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Cowboy builder gets prison sentence following prosecution

Published March 02, 2021 9.18am


A cowboy builder who ripped off customers in County Durham by carrying out sub-standard work on their homes has been handed a prison sentence of more than two years.

Cathedral Home Improvements

The leaflet which Anthony James Gray used to advertise his business.

Anthony James Gray, 57, who traded as Cathedral Home Improvements Ltd, defrauded a collective £39,600 from his victims over a two-year period.  

One incident saw Gray agree to a loft conversion at a customer's Wheatley Hill home within her £8,000 budget. Gray failed to provide a full contract and the woman became reluctant to make further agreed payments as time progressed due to the tardy nature of the work.

An invoice provided had a different company name on it, with Gray saying he was in the process of changing the name. However, it was later found to be a company Gray had worked for before he was dismissed.

Unsatisfactory work 

One of our building inspectors later confirmed that no application had been made to ourselves for building regulations, nor had an initial notice been submitted by an approved inspector. He also deemed the work carried out to be "unsatisfactory" and it required re-constructing once the appropriate plans had been submitted and agreed.

The conversion of the loft had to start afresh and the victim was forced to seek a bank loan in order to complete the work.

One couple living in Sherburn Village hired Gray to install a solid roofed sunroom at their property. Despite a price of £12,000 being agreed and the foundations for the work being laid, Gray failed to return to carry out the work for the next two weeks, telling the customer he was unwell.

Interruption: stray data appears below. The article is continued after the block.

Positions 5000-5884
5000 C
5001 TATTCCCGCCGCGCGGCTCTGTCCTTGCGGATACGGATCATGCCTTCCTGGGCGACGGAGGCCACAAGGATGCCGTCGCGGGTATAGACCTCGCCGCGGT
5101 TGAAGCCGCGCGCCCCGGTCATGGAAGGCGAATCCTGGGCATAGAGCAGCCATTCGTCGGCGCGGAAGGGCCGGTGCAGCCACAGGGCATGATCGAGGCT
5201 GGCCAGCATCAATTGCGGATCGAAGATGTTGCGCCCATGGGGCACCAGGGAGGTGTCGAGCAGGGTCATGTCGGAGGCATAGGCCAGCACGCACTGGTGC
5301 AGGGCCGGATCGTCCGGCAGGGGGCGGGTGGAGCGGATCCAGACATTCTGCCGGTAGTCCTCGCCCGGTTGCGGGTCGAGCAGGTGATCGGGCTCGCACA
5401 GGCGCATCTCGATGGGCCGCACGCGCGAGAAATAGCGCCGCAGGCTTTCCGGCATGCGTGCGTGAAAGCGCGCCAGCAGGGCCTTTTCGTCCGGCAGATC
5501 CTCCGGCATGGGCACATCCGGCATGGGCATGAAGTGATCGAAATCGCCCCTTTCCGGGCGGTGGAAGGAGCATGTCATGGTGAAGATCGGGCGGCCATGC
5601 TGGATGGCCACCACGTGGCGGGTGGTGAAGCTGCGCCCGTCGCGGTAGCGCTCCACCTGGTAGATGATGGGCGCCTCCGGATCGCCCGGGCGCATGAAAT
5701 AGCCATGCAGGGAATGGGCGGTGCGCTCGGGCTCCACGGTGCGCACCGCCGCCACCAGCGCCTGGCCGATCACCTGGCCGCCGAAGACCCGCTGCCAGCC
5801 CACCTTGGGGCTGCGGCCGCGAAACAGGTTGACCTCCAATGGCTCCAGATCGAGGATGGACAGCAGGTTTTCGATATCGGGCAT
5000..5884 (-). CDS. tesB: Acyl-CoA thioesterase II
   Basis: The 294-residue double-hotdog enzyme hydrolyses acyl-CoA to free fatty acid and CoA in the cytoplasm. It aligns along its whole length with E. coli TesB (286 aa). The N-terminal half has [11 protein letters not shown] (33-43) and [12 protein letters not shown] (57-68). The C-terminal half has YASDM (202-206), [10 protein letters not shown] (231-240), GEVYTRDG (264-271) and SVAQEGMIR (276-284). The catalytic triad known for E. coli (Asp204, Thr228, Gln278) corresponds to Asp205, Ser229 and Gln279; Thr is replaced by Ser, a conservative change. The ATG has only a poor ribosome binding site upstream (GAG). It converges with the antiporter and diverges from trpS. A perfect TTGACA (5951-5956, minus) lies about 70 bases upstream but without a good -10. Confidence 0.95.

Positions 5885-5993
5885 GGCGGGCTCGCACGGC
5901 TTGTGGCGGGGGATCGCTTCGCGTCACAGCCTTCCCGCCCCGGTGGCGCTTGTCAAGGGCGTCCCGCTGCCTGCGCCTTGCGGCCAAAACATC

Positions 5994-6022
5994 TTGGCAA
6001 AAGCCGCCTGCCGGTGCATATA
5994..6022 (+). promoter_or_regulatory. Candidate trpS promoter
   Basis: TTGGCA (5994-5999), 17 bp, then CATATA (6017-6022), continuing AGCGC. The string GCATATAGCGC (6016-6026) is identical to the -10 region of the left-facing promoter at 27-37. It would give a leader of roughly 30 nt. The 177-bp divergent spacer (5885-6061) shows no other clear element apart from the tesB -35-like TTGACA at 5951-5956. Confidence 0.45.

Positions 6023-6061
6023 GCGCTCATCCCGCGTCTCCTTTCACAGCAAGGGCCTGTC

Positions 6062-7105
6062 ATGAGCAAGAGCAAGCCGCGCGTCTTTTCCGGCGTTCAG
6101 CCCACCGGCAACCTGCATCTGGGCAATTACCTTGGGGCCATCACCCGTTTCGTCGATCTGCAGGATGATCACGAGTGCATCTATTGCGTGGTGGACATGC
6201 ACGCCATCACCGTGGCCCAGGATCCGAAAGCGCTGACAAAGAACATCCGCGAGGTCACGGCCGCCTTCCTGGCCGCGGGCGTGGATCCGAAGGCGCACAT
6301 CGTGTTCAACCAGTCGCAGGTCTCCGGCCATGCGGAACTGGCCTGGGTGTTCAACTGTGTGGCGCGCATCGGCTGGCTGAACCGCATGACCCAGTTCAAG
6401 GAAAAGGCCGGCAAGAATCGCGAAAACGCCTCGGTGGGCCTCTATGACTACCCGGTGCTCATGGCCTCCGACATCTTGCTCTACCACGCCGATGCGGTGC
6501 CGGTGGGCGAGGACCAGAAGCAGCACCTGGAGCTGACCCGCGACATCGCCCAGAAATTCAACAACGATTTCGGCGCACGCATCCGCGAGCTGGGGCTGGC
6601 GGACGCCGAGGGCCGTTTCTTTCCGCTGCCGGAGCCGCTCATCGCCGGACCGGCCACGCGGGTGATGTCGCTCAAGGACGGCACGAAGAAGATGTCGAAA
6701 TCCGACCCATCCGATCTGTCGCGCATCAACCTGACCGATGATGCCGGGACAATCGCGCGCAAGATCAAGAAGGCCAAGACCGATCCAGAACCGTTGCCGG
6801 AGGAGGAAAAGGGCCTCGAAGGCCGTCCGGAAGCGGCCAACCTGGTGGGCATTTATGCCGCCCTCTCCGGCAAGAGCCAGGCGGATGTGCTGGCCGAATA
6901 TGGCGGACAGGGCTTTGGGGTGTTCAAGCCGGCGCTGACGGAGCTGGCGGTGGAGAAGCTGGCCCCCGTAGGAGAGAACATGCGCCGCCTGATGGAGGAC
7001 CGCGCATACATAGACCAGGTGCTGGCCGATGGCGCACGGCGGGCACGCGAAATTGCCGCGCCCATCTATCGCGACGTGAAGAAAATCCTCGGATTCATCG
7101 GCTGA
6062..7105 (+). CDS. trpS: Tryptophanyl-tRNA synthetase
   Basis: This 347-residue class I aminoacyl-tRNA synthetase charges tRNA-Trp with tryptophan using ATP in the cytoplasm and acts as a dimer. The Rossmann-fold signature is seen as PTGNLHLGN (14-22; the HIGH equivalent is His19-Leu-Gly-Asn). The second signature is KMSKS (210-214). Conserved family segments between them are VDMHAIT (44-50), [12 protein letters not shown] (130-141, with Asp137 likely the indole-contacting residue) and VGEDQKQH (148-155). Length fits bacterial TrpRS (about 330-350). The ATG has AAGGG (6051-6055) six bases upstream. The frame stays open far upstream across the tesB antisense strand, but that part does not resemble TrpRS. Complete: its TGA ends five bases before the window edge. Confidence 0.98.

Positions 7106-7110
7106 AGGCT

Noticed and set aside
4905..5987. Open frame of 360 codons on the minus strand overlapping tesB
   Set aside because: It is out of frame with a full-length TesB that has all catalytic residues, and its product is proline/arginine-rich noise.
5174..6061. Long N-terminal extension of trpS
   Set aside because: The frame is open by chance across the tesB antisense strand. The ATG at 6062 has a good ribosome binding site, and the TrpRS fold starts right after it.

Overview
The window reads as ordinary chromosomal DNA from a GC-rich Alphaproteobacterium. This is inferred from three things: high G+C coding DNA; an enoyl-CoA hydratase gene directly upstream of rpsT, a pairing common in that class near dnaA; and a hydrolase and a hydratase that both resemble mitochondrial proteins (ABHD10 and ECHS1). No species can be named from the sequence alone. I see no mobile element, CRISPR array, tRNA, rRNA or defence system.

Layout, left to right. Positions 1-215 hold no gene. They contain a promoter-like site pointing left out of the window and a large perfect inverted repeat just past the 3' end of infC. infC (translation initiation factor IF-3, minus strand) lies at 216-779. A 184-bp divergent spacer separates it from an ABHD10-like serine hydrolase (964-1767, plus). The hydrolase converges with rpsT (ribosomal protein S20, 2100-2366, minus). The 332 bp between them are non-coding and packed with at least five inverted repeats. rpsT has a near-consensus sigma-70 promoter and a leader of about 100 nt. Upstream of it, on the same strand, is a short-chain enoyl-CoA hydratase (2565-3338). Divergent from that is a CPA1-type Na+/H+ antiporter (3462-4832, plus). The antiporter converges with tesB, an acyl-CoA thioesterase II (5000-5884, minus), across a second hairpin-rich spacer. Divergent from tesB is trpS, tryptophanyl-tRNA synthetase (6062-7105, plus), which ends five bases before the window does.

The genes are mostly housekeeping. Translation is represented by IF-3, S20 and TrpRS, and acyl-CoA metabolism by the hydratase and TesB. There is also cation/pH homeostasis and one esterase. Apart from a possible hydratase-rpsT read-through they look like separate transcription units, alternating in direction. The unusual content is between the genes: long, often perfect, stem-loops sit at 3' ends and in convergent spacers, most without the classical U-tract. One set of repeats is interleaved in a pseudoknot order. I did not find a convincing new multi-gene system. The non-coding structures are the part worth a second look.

After being unable to contact Gray, the work was later completed by a third party at an additional cost of £8,000, with the couple losing £7,200 through Gray's actions.

Admissions in interview 

Following complaints from dissatisfied customers, our Trading Standards Team launched an investigation into Gray.

In interview, he admitted he had never been a builder and held no building qualifications, while also admitting that he "wasn't very good at running a company" and had never run one before.

It was also discovered that he had misrepresented his accreditation by third party organisations, such as Secured by Design.

Gray, of Topaz Close, Hartlepool, admitted one count of fraudulent trading and four counts of fraud. Three further offences of fraud, which he admitted, were taken into consideration.

In mitigation, counsel for Gray said that there had been no similar offending and that his activities were initially legitimate. He was given credit for his guilty pleas. 

Distress to victims 

The judge presiding over the case spoke of the enormous effect on the victims' well-being and the confusion and distress which had been caused by his actions. He added that the most significant aggravating feature was the fact that Gray had continued with his business after being interviewed by Trading Standards officers.  

Owen Cleugh, our public protection manager, said: "Gray's actions have caused a lot of distress to his victims, who believed they were going to have work carried out on their homes to a safe and satisfactory standard.

"He knew he did not have the required skills or expertise to complete the home improvements, yet still chose to accept payment for them.

"We hope that the lengthy prison sentence handed out in this case acts as a deterrent to anyone thinking of engaging in similar activity."

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